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date: 12 July 2020

Abstract and Keywords

In The Expression of the Emotions in Man and Animals (1872), Charles Darwin argued that emotions (as states of mind) cause stereotypic expressions in the face and body. Instead of offering a theoretical model of emotion, however, Darwin wrote about emotion in a teleological fashion to support his argument that humans have a common ancestry with other mammals. This chapter examines the concept of “emotion generation” and whether it is supported by cognitive neuroscience evidence as it exists within the natural kind model of emotion. It reviews several recent meta-analyses of the neuroimaging literature on emotion that investigated the link between brain regions and discrete emotion categories. It also discusses the concept of “emotion construction” and how it is supported by the cognitive neuroscience evidence as it exists within a psychological construction approach to emotion. Moreover, it presents meta-analytic evidence showing that emotions can be decomposed into more basic neural networks corresponding to a set of hypothesized psychological ingredients. The chapter concludes by considering what a psychological construction approach can offer to the cognitive neuroscience study of emotion.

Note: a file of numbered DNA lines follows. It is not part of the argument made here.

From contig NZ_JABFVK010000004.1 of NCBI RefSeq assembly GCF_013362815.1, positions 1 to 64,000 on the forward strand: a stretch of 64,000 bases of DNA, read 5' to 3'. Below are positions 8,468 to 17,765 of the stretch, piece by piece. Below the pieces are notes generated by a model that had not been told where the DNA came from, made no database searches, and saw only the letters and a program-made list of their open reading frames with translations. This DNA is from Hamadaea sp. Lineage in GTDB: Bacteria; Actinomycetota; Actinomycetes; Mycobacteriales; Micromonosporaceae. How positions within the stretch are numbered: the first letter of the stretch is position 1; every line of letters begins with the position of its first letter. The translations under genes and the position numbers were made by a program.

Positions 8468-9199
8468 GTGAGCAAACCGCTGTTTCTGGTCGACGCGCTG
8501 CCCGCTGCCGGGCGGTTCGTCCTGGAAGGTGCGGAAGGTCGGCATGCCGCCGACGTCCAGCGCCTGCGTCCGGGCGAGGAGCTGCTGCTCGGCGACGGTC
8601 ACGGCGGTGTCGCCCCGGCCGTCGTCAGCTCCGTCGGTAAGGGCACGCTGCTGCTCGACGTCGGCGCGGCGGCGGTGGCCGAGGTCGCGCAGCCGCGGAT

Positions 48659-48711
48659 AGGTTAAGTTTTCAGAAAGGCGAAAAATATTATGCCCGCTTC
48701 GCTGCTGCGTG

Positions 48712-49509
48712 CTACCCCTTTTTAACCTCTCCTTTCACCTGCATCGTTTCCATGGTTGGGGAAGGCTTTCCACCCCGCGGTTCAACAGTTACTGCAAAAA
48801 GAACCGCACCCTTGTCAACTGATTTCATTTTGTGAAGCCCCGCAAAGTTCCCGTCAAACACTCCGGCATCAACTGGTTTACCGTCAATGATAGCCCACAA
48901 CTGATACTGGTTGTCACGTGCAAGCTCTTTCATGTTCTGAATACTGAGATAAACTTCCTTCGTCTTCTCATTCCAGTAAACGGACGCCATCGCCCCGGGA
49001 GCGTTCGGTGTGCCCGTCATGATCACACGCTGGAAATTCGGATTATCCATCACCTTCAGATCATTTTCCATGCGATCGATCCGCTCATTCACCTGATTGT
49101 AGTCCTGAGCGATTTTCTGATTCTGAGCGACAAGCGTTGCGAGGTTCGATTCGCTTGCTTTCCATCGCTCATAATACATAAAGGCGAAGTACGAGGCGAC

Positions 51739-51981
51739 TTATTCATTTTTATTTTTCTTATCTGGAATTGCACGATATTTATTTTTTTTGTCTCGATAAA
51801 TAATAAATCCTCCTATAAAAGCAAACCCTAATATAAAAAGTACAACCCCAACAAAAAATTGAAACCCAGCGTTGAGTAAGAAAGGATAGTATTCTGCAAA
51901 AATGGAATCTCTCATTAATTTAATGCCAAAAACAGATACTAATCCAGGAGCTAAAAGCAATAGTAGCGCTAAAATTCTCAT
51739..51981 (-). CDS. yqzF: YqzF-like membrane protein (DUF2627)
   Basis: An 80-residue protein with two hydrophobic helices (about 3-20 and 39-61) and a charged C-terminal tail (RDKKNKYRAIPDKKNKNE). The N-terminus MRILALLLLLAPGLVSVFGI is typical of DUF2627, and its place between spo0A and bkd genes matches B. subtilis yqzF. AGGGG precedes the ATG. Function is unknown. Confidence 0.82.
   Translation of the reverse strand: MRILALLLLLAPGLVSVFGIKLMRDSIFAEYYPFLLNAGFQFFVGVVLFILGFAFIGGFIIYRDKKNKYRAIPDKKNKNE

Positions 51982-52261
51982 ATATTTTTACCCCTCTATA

Keywords: Charles Darwin, emotion, cognitive neuroscience, emotion generation, neuroimaging, brain regions, emotion construction, neural networks, psychological construction approach

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